May 1st was always a day on which workers celebrated hard-won rights, but after 1919 it also became a day for the Soviet Union to exalt its military might. While the massive parades in Red Square were a boon for Western intelligence services – the Soviets always rolled out their latest and greatest armor and other weapons for public view – the parades also served to show Soviet military might in a way meant to intimidate others around the world.
President Eisenhower, to contrast US priorities with those of the Soviets, during the late 1950s proclaimed May 1 to be Law Day, a day to celebrate the rule of law in the United States. When the Cold War ended, so did much of the motivation to counteract political, military and cultural moves by the Soviets and so Law Day in America has lost some of its importance (although the Greater Lowell Bar Association continues to observe the day with a ceremony in year’s past at Superior Court but in 2012 at District Court, held without much publicity last Friday).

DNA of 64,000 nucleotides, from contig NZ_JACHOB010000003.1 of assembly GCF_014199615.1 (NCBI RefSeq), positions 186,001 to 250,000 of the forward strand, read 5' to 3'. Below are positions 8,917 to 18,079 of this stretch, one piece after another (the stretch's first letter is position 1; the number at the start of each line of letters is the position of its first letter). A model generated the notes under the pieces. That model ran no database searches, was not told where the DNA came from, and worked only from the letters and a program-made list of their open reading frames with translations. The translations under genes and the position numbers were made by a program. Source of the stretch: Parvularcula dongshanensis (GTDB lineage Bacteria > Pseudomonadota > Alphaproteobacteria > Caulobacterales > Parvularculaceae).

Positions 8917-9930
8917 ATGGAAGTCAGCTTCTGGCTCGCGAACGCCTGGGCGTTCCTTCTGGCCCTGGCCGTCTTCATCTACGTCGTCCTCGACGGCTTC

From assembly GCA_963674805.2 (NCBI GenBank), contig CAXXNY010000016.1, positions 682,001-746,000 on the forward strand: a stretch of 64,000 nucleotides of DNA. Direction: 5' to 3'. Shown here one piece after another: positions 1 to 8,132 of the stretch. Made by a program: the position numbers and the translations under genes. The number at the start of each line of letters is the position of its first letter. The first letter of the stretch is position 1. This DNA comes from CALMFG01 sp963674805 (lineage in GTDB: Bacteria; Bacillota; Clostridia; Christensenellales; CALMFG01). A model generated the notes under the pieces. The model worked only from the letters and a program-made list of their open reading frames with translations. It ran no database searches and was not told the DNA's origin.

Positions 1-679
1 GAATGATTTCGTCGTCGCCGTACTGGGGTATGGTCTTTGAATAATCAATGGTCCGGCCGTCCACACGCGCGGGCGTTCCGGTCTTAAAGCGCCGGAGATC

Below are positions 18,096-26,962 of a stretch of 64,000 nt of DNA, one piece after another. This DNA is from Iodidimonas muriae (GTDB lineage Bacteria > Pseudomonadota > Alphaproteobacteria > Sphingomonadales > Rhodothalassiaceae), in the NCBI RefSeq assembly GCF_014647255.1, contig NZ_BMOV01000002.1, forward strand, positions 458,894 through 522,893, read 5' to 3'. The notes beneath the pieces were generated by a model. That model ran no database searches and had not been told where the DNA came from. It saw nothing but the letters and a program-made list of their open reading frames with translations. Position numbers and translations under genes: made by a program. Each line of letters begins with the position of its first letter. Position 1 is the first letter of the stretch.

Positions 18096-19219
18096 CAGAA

Still, it is important to remember the importance of the law in our country’s history and culture. At a time in which our political system is bitterly divided, the remembering the supremecy of the law is more important than ever.